2. Marshmallow tongue twisters. This one was actually inspired by Willie having his students stuff as many marshmallows as possible into their mouths during his camps for his own amusement. And I have to say, it is actually one of the most amusing things I've ever seen. You get your hands on a few good English tongue twisters, and have them practice first, sans marshmallows. Grabbing some that have the key sounds that are difficult for them are the best. You know the ones --- F, V, R, L, TH, etc. Then, to up the fun factor, you have them say them again with one marshmallow in their mouths. Two. Three. Four. As many as they can fit. The last part obviously doesn't help much with their pronunciation, but you get to sneak that in as you're "practicing" for the "game" beforehand. And they stay way more focused when they know what's coming.

3. Paper mache solar system. You can teach loads of vocabularly with the planets, including comparitives and all kinds of science stuff. Colors. Gas, liquid, soild. Atmosphere. Orbit. Blah blah blah. All kinds of work you can do leading up to this, but the important part is, you can do all of the worksheet/English based stuff and reward them with an actual activity afterwards. And while they're doing activities, they are actively engaging with the language, having to listen to your instructions in English, ask you questions, so on and so forth. Like I said before, when the students feel like they're working up to something more fun, they pay more attention, rather than just being taught vocabulary for vocabulary's sake. Also, when you activate those other parts of the brain, the language just sticks better. Everyone knows that. Get the motor skills going, get them engaged with colors and shape and movement -- the more areas of the brain you activate with them using English, the more they naturally absorb. Plus, it's just not as boring.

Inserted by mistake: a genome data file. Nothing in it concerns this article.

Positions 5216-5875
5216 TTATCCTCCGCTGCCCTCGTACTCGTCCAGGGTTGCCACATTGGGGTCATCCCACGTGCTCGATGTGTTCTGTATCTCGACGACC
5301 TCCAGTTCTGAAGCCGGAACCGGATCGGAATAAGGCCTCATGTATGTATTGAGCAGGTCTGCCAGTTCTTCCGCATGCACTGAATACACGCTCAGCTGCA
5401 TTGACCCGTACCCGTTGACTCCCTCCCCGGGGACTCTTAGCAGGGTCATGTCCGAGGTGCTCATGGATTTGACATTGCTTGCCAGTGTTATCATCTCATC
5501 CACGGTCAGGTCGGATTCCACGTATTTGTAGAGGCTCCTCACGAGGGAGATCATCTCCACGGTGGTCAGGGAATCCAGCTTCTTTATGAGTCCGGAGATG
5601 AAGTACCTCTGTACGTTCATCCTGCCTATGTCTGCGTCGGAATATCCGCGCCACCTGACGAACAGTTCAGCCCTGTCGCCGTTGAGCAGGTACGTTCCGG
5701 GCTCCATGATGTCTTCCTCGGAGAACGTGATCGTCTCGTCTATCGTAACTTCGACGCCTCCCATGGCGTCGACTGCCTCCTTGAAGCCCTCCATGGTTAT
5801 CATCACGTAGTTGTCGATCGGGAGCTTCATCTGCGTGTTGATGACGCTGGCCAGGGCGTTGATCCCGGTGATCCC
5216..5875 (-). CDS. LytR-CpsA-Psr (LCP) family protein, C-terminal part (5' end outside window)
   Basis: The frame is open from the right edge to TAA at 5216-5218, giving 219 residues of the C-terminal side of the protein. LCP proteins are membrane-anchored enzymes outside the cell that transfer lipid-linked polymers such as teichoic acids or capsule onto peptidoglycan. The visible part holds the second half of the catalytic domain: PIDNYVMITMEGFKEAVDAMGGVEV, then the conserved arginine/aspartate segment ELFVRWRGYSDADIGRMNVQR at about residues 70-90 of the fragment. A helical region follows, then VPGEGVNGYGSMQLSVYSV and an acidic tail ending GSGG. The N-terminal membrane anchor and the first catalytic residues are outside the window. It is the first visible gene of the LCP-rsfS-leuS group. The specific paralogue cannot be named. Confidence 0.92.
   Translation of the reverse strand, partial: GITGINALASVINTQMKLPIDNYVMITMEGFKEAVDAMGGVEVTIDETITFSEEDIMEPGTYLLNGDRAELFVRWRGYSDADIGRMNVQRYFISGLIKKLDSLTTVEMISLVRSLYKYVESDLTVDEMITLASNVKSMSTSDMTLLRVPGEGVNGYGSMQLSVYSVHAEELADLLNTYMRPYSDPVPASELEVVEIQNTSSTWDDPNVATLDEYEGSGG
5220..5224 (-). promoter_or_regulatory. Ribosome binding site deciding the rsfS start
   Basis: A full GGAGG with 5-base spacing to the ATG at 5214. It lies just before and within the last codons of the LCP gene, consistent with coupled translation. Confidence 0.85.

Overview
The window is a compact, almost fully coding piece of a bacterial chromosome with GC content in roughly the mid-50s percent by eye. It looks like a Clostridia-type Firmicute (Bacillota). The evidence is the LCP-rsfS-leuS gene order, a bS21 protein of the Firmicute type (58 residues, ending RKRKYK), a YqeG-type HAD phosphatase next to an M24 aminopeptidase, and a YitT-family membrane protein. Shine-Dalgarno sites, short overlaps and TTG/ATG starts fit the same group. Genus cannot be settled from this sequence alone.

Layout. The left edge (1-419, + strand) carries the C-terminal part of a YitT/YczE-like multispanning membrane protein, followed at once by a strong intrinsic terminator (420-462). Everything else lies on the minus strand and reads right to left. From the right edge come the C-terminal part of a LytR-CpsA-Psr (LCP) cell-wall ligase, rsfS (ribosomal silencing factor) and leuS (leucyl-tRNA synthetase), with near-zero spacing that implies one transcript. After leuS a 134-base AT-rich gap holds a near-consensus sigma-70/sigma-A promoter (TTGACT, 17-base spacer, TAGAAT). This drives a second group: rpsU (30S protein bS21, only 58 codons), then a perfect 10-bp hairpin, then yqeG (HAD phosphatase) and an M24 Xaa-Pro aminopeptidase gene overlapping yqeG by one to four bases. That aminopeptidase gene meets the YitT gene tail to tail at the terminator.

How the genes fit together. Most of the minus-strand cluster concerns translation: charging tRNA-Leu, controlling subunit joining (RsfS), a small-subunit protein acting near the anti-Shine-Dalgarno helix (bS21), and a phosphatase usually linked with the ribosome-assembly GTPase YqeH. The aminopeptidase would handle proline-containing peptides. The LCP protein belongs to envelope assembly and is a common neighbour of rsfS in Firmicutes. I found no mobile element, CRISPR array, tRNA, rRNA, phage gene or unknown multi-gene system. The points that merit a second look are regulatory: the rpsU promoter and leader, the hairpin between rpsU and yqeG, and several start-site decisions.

This is all messy as fuck though, and takes loads of materials prep. But it's worth it. By the third day of camp, even I'm starting to die of boredom with the games and vocabulary and worksheets. There are a million other things -- have them make time capsules to open in ten years, or go on scavenger hunts. You've all seen most of this out there I'm sure. But those are my top three for this camp. Hope it's useful to some of you.


Burndog said...

Well...they'll never eat a pancake again...nice one :-)

I love their letters...awesome!

I'm no Picasso said...

Okay... they were like... a *little* salty. But also, you know how Koreans think bread = sweet, no matter what? Garlic bread? Sweet. Regular loaf bread even tastes sweet. I think they heard "cake" and expected something that pancakes are not from the beginning. Plus they're just really, really good at exaggerating. My favorite is, "I'm only eat the Korean food." One pancake has ruined every vacation abroad that kid will ever have.

Anonymous said...

this is great. you should post more drawings from them ... their interpretations are cracking me up